Well, the Harry Potter series is over, and Harry still has not accepted Jesus Christ as his personal Lord and Savior. Sorry if I just ruined the ending, but you should know a few more things too: in Harry Potter and the Deathly Hallows, the last novel in the series, Harry does not celebrate his long-delayed bar mitzvah, he never does make it to Mecca, and he gives no indication of knowing Buddha’s eight-fold path. Still, even if Harry’s not religious, he’s not exactly cutting pentagrams into goats for the Devil either. In fact, he fights someone else called the Dark Lord (his nemesis, Lord Voldemort) and their epic battle contains more Christian imagery than the previous six Potter installments combined. While the book transcends any one religion, its central theme—that only love can conquer death—is about as Christian as it gets.
At first, however, death is conquering love. The Deathly Hallows features the only two epigraphs in the entire series, both about the dead, and the story begins with the Wizard World in mourning for Professor Albus Dumbledore, Harry’s mentor, who was killed at the end of book six. Other major characters are quick to follow in book seven, as the body count rapidly eclipses the rest of the series. Lord Voldemort’s followers, the Death Eaters, are gradually taking over everything, and the Dark Lord’s rise-to-power seems unstoppable.
Our only hope lies in Harry and his friends, Ron and Hermione. They’re on a mission from Dumbledore: they have to destroy all of Voldemort’s horcruxes, magical objects that contain pieces of his soul, as those are why Voldemort can keep coming back, book after book. They don’t really know what these horcruxes are though, or where they are, or how to destroy them. The answer might lie in the legend of the Deathly Hallows, if only they understood it. Meanwhile, the three must avoid the Death Eaters who are after the 10,000 galleon price on Harry’s head. Author J. K. Rowling brings out all of Harry’s old adversaries, but, luckily, she also brings his old friends, managing the almost impossible task of wrapping up nearly every loose end in the seven-book series. The novel is also a tour of Harry’s Greatest Hits, exploring many of the locations in the previous novels and answering questions left unresolved since book one. It’s probably the best book in the series, and it provides a satisfying ending for devoted readers. If you want finality, you’ll find it here.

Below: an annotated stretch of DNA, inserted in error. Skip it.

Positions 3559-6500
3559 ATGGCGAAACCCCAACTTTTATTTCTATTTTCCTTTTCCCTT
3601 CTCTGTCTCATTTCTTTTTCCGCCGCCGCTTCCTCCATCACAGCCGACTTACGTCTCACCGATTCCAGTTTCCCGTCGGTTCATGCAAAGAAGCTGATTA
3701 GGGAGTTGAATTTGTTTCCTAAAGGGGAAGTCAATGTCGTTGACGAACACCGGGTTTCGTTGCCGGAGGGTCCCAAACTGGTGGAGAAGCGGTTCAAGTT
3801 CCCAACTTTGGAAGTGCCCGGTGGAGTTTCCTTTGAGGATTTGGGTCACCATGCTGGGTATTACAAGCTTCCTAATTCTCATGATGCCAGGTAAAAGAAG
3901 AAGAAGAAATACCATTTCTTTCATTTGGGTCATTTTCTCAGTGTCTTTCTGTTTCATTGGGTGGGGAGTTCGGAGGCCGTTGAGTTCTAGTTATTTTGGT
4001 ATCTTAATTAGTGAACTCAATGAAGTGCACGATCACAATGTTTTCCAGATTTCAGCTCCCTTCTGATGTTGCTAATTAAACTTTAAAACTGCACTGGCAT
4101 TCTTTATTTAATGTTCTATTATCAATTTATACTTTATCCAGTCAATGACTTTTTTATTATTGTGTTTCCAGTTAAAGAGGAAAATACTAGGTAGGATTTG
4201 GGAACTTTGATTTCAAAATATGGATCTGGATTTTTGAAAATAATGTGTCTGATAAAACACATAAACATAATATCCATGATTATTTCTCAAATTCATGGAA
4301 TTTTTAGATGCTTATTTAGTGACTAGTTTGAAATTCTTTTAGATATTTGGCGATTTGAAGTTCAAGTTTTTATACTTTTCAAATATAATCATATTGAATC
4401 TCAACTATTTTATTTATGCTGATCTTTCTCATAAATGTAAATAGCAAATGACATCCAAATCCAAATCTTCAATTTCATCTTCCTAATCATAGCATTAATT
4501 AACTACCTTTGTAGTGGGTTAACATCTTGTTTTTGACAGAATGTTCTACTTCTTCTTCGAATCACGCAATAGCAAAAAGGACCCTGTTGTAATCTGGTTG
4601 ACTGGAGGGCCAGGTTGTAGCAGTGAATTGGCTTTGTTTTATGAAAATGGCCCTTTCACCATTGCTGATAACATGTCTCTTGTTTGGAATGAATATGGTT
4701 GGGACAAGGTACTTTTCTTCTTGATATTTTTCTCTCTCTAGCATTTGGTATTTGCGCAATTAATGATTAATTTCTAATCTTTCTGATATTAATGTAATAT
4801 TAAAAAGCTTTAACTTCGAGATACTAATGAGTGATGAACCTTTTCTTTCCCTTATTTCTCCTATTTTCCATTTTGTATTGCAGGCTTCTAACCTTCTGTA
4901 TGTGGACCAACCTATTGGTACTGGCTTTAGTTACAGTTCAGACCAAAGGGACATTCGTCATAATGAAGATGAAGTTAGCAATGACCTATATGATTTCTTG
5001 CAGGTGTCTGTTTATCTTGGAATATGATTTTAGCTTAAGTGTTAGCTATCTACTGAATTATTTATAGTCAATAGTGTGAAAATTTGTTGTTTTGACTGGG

So does that mean Harry dies? Prophecies throughout the series hinted Harry’s end was nigh, and business analysts argued killing Harry would prevent unauthorized sequels and spin-offs. The first chapter in the series was titled, “The Boy Who Lived,” the nickname Harry earned for being the only person ever to survive a killing curse. Voldemort had tried to kill baby Harry because of a prophecy that Harry would be the one to destroy him, yet Harry lived because his mother and father died to protect him; his mother’s self-sacrificing had deflected the spell back to Voldemort. Harry’s death would only be fitting: Harry survived the Dark Lord because of someone else’s martyrdom; he should destroy him once and for all with his own. By all of these calculations, it would make sense that most readers expect “The Boy who Lived” would become “The Boy Who Died.”